R&I: One thing that has differentiated your company is that it is not a public company, and it is not a mutual company. We think you’re the only large insurance company with that structure at that scale. What advantages does that give you?

Hank Greenberg: Two things. First of all, we’re more than an insurance company. We have the traditional investment unit with the insurance company. Then we have a separate investment unit that we started, which is very successful. So we have a source of income that is diverse. We don’t have to underwrite business that is going to lose a lot of money. Not knowingly anyway.

R&I: And that’s because you are a private company?

Hank Greenberg: Yes. We attract a different type of person in a private company.

R&I: Do you think that enables you to react more quickly?

Hank Greenberg: Absolutely. When we left AIG there were three of us. Myself, Howie Smith and Ed Matthews. Howie used to run the internal financials and Ed Matthews was the investment guy coming out of Morgan Stanley when I was putting AIG together. We started with three people and now we have 3,500 and growing.

“I think technology can play a role in reducing operating expenses. In the last 70 years, you have seen the expense ratio of the industry rise, and I’m not sure the industry can afford a 35 percent expense ratio. But while technology can help, some additional fundamental changes will also be required.” — Maurice “Hank” Greenberg, chairman and CEO, C.V. Starr & Co. Inc.

R&I:  You being forced to leave AIG in 2005 really was an injustice, by the way. AIG wouldn’t have been in the position it was in 2008 if you had still been there.


Hank Greenberg: Absolutely not. We had all the right things in place. We met with the financial services division once a day every day to make sure they stuck to what they were supposed to do. Even Hank Paulson, the Secretary of Treasury, sat on the stand during my trial and said that if I’d been at the company, it would not have imploded the way it did.

R&I: And that fateful decision the AIG board made really affected the course of the country.

Hank Greenberg: So many people lost all of their net worth. The new management was taking on billions of dollars’ worth of risk with no collateral. They had decimated the internal risk management controls. And the government takeover of the company when the financial crisis blew up was grossly unfair.

From the time it went public, AIG’s value had increased from $300 million to $180 billion. Thanks to Eliot Spitzer, it’s now worth a fraction of that. His was a gross misuse of the Martin Act. It gives the Attorney General the power to investigate without probable cause and bring fraud charges without having to prove intent. Only in New York does the law grant the AG that much power.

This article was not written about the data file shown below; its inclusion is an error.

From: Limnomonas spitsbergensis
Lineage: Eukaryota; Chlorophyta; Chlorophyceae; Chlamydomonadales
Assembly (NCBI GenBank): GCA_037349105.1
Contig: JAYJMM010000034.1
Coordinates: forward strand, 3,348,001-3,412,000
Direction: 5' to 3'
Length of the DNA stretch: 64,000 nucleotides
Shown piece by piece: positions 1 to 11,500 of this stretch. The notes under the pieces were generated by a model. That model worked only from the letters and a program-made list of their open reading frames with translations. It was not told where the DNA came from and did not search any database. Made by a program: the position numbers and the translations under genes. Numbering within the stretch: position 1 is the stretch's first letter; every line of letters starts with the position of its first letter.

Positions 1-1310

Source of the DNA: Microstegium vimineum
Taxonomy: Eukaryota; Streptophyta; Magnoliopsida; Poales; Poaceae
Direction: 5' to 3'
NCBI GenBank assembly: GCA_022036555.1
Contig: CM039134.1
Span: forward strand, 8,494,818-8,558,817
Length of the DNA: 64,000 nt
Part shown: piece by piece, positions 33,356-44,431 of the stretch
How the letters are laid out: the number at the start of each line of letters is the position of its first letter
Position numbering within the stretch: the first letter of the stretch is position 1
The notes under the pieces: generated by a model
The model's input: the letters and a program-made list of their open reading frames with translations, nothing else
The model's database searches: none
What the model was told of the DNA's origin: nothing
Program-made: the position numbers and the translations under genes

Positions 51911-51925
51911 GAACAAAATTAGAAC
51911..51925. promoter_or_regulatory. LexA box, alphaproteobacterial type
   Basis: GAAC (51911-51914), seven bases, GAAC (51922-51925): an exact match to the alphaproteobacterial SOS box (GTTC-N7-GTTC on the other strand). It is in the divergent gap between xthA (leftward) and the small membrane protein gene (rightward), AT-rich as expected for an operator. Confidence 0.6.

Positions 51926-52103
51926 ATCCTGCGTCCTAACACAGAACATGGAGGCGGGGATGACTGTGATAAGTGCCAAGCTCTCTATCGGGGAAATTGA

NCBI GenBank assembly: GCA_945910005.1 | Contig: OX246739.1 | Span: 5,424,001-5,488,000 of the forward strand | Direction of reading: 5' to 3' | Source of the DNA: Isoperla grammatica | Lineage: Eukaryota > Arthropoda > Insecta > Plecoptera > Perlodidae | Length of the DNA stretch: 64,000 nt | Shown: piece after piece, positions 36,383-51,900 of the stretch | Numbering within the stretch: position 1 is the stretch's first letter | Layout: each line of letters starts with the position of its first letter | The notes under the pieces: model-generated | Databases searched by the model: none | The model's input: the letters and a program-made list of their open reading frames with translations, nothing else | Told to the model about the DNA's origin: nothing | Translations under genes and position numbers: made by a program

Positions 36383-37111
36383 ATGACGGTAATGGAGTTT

R&I: It’s especially frustrating when you consider the quality of his own character, and the scandal he was involved in.

In early 2008, Spitzer was caught on a federal wiretap arranging a meeting with a prostitute at a Washington Hotel and resigned shortly thereafter.

Hank Greenberg: Yes. And it’s been successive. Look at Eric Schneiderman. He resigned earlier this year when it came out that he had abused several women. And this was after he came out so strongly against other men accused of the same thing. To me it demonstrates hypocrisy and abuse of power.

Schneiderman followed in Spitzer’s footsteps in leveraging the Martin Act against numerous corporations to generate multi-billion dollar settlements.

R&I: Starr, however, continues to thrive. You said you’re at 3,500 people and still growing. As you continue to expand, how do you deal with the challenge of attracting talent?

Hank Greenberg: We did something last week.

On September 16th, St. John’s University announced the largest gift in its 148-year history. The Starr Foundation donated $15 million to the school, establishing the Maurice R. Greenberg Leadership Initiative at St. John’s School of Risk Management, Insurance and Actuarial Science.

Hank Greenberg: We have recruited from St. John’s for many, many years. These are young people who want to be in the insurance industry. They don’t get into it by accident. They study to become proficient in this and we have recruited some very qualified individuals from that school. But we also recruit from many other universities. On the investment side, outside of the insurance industry, we also recruit from Wall Street.

R&I: We’re very interested in how you and other leaders in this industry view technology and how they’re going to use it.

Hank Greenberg: I think technology can play a role in reducing operating expenses. In the last 70 years, you have seen the expense ratio of the industry rise, and I’m not sure the industry can afford a 35 percent expense ratio. But while technology can help, some additional fundamental changes will also be required.

R&I: So as the pre-eminent leader of the insurance industry, what do you see in terms of where insurance is now and where it’s going?

Hank Greenberg: The country and the world will always need insurance. That doesn’t mean that what we have today is what we’re going to have 25 years from now.

How quickly the change comes and how far it will go will depend on individual companies and individual countries. Some will be more brave than others. But change will take place, there is no doubt about it.


More will go on in space, there is no question about that. We’re involved in it right now as an insurance company, and it will get broader.

One of the things you have to worry about is it’s now a nuclear world. It’s a more dangerous world. And again, we have to find some way to deal with that.

So, change is inevitable. You need people who can deal with change.

R&I:  Is there anything else, Mr. Greenberg, you want to comment on?

Hank Greenberg: I think I’ve covered it. &

The R&I Editorial Team can be reached at [email protected]